Malaysian Embassy Protests- Beijing
Family members of passengers onboard Malaysia Airlines MH370 cry as they shout slogans during a protest in front of the Malaysian embassy in Beijing March 25, 2014. Reuters

As Chinese relatives of Flight MH370 passengers demanded answers from Malaysia regarding the fate of those onboard, the search for the missing Boeing 777 led to some new clues, CNN reported.

With weather conditions ideal, the crew of an Australian aircraft spotted four orange objects in the water west of Perth, according to the news site.

The debris was detected, photos were taken and coordinates were sent in, but Flight Lt. Russell Adams said the crew wasn't able to determine whether the objects were from the missing airliner, which many officials believe went down in the southern Indian Ocean.

Authorities will reportedly analyze the images of the debris and then make a decision about sending a ship to the debris location.

Adams called the sighting of the four objects one of the "most promising leads" so far in the hunt for the missing airliner.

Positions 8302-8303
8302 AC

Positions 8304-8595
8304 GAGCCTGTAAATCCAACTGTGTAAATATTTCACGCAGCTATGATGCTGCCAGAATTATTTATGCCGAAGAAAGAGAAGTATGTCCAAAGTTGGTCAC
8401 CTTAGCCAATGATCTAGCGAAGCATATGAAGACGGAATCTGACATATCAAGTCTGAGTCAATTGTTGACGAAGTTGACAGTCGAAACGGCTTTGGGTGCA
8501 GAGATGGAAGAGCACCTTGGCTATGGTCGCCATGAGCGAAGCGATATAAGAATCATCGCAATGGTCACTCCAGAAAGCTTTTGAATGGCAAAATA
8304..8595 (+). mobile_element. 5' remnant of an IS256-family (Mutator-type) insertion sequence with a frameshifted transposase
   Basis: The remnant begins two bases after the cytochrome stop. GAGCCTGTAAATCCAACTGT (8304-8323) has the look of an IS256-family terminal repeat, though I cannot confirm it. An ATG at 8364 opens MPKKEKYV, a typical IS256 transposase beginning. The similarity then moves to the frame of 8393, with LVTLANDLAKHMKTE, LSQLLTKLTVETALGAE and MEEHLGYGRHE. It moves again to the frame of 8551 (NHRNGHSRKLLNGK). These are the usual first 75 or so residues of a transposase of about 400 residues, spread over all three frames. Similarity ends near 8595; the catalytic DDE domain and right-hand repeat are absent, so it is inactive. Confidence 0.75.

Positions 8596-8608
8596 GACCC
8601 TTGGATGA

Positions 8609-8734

"We are searching a vast area of ocean, and we are working on quite limited information. Nevertheless, the best brains in the world are applying themselves to this task. ... If this mystery is solvable, we will solve it," Australian Prime Minister Tony Abbott told reporters on Monday.

Abbott wouldn't say how long the search for the lost jet could take. He spoke at the Royal Australian Air Force base, where search teams have been headquartered, according to CNN.

"We can keep searching for quite some time to come. We will keep searching for quite some time to come. ... The intensity of our search and the magnitude of our operations is increasing, not decreasing," Abbott said.

Officials said that objects picked up by ships on Saturday were actually fishing equipment and other debris.